Based in the San Francisco
Bay Area since the mid-1980s, keyboardist/composer Peter Horvath
has thrived in the region’s highly diverse environment, where various music scenes often overlap. He’s played post-bop with Bobby Hutcherson
, Joe Henderson
, Eddie Henderson
, and Charles McPherson
, and funk fusion with the Victor Bailey
Group, Marcus Miller
, Bennie Maupin
, and Lenny White
. He’s played Latin jazz with Arturo Sandoval
, Ray Obiedo
, and Pete Escovedo
, and funk and R&B with Pee Wee Ellis
, Lalah Hathaway
, Melba Moore, Ledisi
, and Rosie Gaines.
But his in-demand status left him little time for his own music. Now, picking up where he left off in 1995, when Lake Street Records released his critically hailed chart-topping debut Foreign Matter
, Horvath is following up with Absolute Reality
, his second album as a leader. The CD, which will be released by his Foreign Matter Records on March 25, showcases some of most potent improvisers in jazz and Latin music including trumpeter Randy Brecker
, saxophonist Bob Mintzer
, drummer Lenny White, bassist Victor Bailey, and guitarist Ray Obiedo.
“It’s kind of crazy it’s been 20 years since my last album,” says the Hungarian-born musician. “During that time I was on the road constantly, both nationally and internationally, with artists like Victor Bailey and Lalah Hathaway. When my touring schedule slowed down a bit in 2012, I decided it was time to focus on my own music and get it out there.”Absolute Reality
is a highly personal and supremely engaging album by an artist eager to celebrate the musical riches he’s experienced in the Bay Area. The opener and title track is both a manifesto and a statement of purpose co-written by saxophonist Norbert Stachel, who provides consistently smart horn arrangements throughout the album. “Carla,” featuring a gently insinuating groove from Lenny White and a soulful, lyrical performance by Bob Mintzer, showcases Horvath’s gift for crafting yearning melodies.
No tune better captures the singular mélange of styles that came together in the Bay Area than “Fake Out,” a funk-driven tune that sounds like a theme for a 1970s street-wise detective show by way of Steely Dan. “Escape from Oakland” marks the first encounter between Victor Bailey and Ricky Lawson, who together “create this ferocious groove,” says Horvath.
For pure straight-ahead blowing, Horvath digs in with “Foreign Matter,” a treacherous post-bop workout that features Randy Brecker’s witty and casually virtuosic trumpet. The album closes with Horvath’s tune for his son, “Braden’s Song,” a striking, ebb-and-flow solo piano piece that provides a tantalizing glimpse at another side of the artist.
Born in Budapest, Peter Horvath grew up behind the Iron Curtain at a time when availability of American jazz recordings was very limited. But as the son of Hungarian pop star Mátrai Zsuzsa, he had access to recordings she brought back from touring outside the country. He also credits his maternal grandfather with introducing him to the infinite possibilities of the piano.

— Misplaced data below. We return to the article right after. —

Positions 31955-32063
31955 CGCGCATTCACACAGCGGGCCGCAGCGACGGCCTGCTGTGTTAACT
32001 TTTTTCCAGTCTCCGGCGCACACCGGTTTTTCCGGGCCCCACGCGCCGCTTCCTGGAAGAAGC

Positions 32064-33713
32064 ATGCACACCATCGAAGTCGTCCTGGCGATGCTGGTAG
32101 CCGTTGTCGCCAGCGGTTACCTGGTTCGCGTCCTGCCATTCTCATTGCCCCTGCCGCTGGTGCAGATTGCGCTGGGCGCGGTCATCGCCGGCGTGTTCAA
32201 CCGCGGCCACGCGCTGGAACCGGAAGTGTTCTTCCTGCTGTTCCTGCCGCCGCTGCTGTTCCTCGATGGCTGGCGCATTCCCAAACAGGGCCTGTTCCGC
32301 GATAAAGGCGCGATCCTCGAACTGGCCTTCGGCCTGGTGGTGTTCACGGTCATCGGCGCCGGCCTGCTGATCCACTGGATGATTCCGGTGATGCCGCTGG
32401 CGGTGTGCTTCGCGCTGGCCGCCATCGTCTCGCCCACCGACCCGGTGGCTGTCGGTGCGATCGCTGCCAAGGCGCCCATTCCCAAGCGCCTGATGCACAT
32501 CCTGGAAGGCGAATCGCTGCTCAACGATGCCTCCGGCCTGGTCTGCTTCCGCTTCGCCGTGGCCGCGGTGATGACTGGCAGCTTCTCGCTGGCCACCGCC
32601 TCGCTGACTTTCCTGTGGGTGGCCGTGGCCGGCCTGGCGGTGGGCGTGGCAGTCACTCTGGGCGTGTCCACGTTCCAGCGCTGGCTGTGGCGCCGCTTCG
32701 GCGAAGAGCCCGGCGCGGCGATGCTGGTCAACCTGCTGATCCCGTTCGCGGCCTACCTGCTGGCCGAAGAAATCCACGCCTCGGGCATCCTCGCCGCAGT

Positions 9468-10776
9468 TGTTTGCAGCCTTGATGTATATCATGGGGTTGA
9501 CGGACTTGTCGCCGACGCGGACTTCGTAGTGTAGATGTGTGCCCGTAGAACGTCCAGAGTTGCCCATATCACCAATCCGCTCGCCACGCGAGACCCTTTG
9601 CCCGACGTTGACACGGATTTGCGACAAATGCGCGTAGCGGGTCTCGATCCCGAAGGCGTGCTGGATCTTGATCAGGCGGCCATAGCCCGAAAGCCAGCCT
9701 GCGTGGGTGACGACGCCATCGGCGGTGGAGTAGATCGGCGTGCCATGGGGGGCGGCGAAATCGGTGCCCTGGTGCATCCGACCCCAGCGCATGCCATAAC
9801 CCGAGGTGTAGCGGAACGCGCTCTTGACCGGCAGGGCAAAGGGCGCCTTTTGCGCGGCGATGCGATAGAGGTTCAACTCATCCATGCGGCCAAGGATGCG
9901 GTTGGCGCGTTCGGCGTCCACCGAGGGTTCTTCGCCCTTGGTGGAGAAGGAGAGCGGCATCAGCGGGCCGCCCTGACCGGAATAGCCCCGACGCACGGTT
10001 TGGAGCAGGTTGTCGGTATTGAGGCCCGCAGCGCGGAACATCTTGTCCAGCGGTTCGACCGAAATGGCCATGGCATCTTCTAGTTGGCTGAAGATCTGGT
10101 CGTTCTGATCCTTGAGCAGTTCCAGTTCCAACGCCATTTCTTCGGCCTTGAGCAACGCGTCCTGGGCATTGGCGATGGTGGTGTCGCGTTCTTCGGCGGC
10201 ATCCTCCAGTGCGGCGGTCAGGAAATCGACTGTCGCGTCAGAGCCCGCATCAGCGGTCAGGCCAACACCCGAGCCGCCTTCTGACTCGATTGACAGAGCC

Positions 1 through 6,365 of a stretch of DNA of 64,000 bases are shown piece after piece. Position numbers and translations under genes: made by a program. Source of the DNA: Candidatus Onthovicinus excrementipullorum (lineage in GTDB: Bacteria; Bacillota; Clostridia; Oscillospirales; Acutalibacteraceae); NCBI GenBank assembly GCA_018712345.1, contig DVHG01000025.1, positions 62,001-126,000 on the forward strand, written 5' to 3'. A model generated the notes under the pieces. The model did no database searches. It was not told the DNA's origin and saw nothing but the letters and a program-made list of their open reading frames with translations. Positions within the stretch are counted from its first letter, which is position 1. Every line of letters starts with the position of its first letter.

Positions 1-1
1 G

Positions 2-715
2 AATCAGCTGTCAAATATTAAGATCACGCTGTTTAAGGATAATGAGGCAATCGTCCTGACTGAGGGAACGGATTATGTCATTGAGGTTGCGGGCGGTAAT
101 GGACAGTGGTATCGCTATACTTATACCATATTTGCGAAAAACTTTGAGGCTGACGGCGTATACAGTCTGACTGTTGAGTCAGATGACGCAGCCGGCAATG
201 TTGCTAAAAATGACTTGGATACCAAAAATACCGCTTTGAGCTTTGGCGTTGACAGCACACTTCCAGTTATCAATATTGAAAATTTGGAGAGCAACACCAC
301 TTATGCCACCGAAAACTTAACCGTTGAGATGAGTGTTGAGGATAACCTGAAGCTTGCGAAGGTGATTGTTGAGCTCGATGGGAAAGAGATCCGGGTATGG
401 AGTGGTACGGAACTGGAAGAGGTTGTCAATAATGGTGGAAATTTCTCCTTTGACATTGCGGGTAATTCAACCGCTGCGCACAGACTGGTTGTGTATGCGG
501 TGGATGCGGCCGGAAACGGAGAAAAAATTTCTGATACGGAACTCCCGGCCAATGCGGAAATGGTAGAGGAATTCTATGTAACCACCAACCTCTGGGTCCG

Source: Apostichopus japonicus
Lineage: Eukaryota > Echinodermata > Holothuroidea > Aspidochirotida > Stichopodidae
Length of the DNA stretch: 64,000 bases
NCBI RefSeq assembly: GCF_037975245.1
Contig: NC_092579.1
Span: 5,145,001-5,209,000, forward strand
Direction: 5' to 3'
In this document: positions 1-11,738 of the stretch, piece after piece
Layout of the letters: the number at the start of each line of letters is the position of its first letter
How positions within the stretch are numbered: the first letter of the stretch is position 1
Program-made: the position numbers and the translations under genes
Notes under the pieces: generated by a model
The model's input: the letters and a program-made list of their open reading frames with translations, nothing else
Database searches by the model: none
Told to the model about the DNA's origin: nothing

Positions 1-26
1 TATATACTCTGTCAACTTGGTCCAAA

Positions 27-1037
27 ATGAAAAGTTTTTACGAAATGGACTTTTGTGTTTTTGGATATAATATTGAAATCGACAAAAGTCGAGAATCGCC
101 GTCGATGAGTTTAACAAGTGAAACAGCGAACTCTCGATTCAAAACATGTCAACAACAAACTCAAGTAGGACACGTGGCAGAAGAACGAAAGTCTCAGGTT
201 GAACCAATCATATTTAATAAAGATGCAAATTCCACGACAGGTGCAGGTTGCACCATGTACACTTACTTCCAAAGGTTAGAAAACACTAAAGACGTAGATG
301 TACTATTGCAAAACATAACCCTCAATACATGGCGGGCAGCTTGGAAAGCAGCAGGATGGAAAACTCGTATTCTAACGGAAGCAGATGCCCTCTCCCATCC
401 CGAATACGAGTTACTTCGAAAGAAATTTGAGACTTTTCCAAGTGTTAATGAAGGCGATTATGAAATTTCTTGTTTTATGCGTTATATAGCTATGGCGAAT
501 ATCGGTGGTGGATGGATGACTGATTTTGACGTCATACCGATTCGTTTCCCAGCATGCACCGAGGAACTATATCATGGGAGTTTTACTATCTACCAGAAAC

“My mom was the Barbra Streisand of Hungary, but I wanted a normal mom,” Horvath recalls. “In hindsight it was a wonderful thing. Through her I got exposed to jazz. She still lives in Budapest and still performs.”
Already passionate about the piano, Horvath experienced a jazz epiphany as a young teen when he heard the music of Oscar Peterson. While pursuing his love of jazz, he continued to immerse himself in the European classical tradition, studying at the Béla Bartók Conservatory of Music. At 17, he won the National Jazz Combo Competition in Gyor, Hungary and a year later he chose to leave his homeland behind.
Horvath went on to study at the Vienna Conservatory of Music, a move that also led to steady jazz work on the Austrian scene. A scholarship to Berklee brought him to the United States in 1983, when he was 22, and by the end of the year he had left Boston to settle in the Bay Area. He arrived in California as a straight-ahead jazz player, but working with funk vocalist Rosie Gaines introduced him to the jazz-steeped Bay Area R&B scene, where he flourished.
All of those influences are readily apparent on his 1995 album Foreign Matter
, a highly successful project featuring regular compatriots such as John Pena, Steve Smith, Ray Obiedo, Walfredo Reyes Jr., Benny Rietveld, Santana’s Tony Lindsay, and David Garibaldi (with whom he collaborated on a series of widely influential instructive videos for Warner Bros.). He draws on some of the same cast on Absolute Reality
, in addition to the great Bob Mintzer, Randy Brecker, Victor Bailey, Lenny White, Dean Brown, and others. It took some time, but Horvath’s second album marks the return of a bandleader with a singular and expansive musical vision “that encompasses all the things I’ve been exposed to,” he says. “I wanted to do something that represented all this musical and cultural diversity.”